Rob Hayles has announced his retirement from track racing after being left out of the team for the World Championships in Poland.
Reigning national champion Hayles will focus on the road for the Halfords Bikehut team this season, and will make himself available to pass on his experience to younger riders.
Hayles, 36, won a silver medal with Pete Kennaugh in the Madison at the Beijing round of the World Cup in January. He felt that result, and the partnership he’d struck up with Kennaugh, would be enough to earn a place in the squad in Poland.
But he was disappointed to be told he would not be in the Madison team as British Cycling seek to give younger riders experience on these early steps on the road to the 2012 Olympics in London.
He accepted his chances of a place in the team pursuit squad were slim, but had hoped to get a ride in the Omnium. However, last night British Cycling’s performance director Dave Brailsford met Hayles and told him there was no place in the squad.
British Cycling has selected the squad for the World Championships in Poland (March 25-29) and entered it using the UCI’s entry system ahead of Sunday’s deadline. British Cycling will then announce the squad.
Hayles, who was a world champion in the team pursuit and the Madison, with Mark Cavendish, in Los Angeles in 2005, felt he had a chance of gold in the Omnium, which features a mixture of sprint and endurance events.
“It goes without saying I was gutted. I’ve already said I felt I’d done enough in Beijing to deserve a place in the Madison but they [British Cycling] want to go in a different direction,” he told Cycling Weekly.
“I’d just done a track session yesterday, and Dave [Brailsford] came to see me face to face to tell me I wasn’t in the squad. To be fair, they’ve handled it okay. He could have left it to someone else to tell me, but he didn’t.
“But I was disappointed, that’s for sure. A while ago Shane [Sutton] came to me and said ‘Would you ride the Omnium?’ and I said: ‘I’ve been asking to ride the Omnium since it was introduced’, but they have used it as a development event for younger riders. [Jonny] Bellis rode it in Palma  and Burkey [Steven Burke] did it last year.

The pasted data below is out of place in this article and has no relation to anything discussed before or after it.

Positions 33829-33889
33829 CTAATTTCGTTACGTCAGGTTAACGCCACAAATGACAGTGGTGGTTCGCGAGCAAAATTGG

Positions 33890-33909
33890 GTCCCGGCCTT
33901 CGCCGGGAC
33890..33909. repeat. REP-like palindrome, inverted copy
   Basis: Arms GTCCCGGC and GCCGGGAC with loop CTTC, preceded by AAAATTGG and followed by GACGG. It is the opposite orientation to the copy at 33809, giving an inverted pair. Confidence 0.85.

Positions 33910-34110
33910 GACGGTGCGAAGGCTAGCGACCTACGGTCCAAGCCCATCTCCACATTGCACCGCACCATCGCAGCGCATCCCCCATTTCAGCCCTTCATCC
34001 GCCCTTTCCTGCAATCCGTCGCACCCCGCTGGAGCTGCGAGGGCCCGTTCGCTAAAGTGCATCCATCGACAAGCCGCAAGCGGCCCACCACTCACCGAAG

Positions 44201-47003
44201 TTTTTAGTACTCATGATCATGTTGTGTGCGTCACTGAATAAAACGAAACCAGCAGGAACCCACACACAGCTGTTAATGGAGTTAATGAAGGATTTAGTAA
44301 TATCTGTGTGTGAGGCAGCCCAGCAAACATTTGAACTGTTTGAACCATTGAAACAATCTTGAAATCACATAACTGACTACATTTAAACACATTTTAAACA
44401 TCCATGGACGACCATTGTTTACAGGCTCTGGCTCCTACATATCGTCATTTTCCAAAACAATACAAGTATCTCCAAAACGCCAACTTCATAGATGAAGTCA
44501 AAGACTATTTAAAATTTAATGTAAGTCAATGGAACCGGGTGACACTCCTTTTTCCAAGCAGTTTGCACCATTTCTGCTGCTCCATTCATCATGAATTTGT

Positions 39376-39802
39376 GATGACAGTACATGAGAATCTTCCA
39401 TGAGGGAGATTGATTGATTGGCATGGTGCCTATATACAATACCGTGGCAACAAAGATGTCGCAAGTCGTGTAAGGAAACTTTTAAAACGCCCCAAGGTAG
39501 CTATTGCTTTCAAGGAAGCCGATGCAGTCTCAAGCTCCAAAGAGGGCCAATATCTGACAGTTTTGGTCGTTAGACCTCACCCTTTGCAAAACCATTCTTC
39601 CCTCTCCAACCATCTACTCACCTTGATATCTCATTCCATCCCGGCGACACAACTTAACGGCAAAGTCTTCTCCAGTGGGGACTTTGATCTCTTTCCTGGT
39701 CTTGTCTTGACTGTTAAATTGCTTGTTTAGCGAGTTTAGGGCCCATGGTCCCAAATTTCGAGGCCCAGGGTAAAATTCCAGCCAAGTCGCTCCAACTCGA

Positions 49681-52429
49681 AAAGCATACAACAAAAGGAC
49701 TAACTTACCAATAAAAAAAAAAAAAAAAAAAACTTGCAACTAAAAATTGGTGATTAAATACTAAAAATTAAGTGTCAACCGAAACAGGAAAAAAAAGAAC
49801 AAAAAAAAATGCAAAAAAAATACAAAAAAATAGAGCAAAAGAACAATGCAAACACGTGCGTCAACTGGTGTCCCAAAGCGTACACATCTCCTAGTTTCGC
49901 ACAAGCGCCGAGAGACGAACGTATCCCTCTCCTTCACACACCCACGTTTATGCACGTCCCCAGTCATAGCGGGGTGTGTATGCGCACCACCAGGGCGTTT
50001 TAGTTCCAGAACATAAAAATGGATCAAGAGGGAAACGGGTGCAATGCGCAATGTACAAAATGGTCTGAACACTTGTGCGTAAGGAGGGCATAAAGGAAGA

“After last year, I was hoping for a chance to go to the Worlds for the last time, but they’ve stuck to the original criteria. Their logic is that I’ve got a slimmer than slim chance of being in London in 2012, and so they want to use the Worlds to bring on younger riders. Unfortunately, just winning medals at the Worlds doesn’t mean as much to them anymore, it’s all about the Olympics.”
Last year Hayles missed the Worlds in Manchester after recording a haematocrit of 50.3 per cent, 0.3 per cent higher than the permitted limit. All his anti-doping tests were negative.
Missing the Worlds effectively ended his chances of going to Beijing for the Olympics. In June, Hayles won the National Road Race Championship, but was overlooked for the Olympic road race too, as British Cycling selected Roger Hammond and Steve Cummings together with young riders Ben Swift and Jonny Bellis. Hayles was also left out of the World Road Race Championships.
Confirming his retirement from international track events, Hayles said he would like to ride a farewell race at the Revolution meeting in Manchester in the autumn. “I’d like some kind of send-off,” he said. “Other than that, I think I’ll just burn a track bike in the garden at home,” he said, with a laugh.
Hayles is in action on the road for Halfords Bikehut in the opening round of the Premier Calendar, the Bikeline Two-Day, this weekend, and will ride the Tour of the Reservoir while the World Track Championships are on.